Erik Christensen Back in Lineup for New York Rangers
The 26-year-old waiver wire acquisition was skating on a second line comprised of Chris Drury and Brandon Dubinsky in practice today, meaning the first and third lines will remain unchanged despite a rather quiet performance on Wednesday against the Hurricanes.
(Image courtesy of AP Photo)
Sean Avery, Ales Kotalik, Donald Brashear, Brian Boyle, and Aaron Voros were all sharing spots on the fourth line. Obviously, two of the five will get the boot come Saturday's tilt with the ‘Yotes.
I find it odd that head coach John Tortorella has elected to put Drury, Christensen, and Dubinsky together on the same line, as all three are natural centers, but can also play the wing. You would think they would be split up, but then again how often has Tortorella been predictable with his line combinations this season?
While Erik was producing when he was first brought to New York, his scoring has declined drastically as of late, and that has led to him being a healthy scratch often over the course of the past few weeks. Christensen has three goals and five assists in 30 games played this season.
No matter what changes Torts makes, no matter which players are playing with who, this team still cannot score. Like always, this minor adjustment will have a minimal, or no impact in tomorrow's game in Phoenix, and if it surprisingly does, don't count on it lasting very long.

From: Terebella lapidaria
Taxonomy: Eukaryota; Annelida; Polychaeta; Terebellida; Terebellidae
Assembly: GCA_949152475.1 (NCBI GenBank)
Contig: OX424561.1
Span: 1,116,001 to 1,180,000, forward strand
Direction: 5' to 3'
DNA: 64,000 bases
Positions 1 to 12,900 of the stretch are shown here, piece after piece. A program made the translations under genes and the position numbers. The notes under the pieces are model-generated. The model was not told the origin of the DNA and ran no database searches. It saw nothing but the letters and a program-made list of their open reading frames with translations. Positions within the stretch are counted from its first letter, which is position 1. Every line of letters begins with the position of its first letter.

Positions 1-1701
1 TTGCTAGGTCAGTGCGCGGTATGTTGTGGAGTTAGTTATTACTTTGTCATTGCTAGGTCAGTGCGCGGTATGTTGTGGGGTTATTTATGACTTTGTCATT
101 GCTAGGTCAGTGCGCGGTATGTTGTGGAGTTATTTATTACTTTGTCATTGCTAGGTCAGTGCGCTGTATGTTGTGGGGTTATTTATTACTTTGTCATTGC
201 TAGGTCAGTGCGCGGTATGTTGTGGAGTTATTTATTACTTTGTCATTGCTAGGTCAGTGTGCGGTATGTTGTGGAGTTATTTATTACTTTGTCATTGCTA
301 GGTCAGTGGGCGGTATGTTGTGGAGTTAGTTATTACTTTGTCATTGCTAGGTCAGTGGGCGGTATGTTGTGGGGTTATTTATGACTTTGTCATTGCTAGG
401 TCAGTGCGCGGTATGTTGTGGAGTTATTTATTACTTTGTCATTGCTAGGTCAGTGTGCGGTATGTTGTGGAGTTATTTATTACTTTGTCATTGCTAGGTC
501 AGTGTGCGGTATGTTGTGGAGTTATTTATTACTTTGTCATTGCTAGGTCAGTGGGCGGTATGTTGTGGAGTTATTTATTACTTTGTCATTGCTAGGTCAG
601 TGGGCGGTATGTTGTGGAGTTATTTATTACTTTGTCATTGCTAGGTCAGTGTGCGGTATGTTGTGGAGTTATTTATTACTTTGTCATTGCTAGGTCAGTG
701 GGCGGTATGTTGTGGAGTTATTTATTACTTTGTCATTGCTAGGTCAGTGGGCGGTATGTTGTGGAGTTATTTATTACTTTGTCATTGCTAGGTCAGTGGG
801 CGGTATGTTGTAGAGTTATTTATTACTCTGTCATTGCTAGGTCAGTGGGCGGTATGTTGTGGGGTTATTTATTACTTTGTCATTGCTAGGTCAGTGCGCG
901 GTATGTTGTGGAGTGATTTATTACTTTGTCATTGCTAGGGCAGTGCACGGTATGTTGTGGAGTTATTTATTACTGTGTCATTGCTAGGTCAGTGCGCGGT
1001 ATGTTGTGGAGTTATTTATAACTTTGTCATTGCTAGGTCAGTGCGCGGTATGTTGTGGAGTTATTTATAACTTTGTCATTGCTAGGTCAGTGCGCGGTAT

If you recall, immediately after Christensen's first game on a line with Marian Gaborik, in which he had a goal and an assist, I predicted that he would fade off as time went on and that the combination would not last. Well, here you go.
Meanwhile, after being benched on Wednesday at Madison Square, defenseman Wade Redden will be right back at it in tomorrow night's contest. The veteran blue-liner had a lengthy conversation with coach Tortorella at the conclusion of practice, but apparently it was not as heated as their previous one out on the Island.
I still do not agree with the Redden benching the other night, because it felt as if he was being used as a scapegoat. There were many other players that could have rode the pine over Redden for their poor play in that game.
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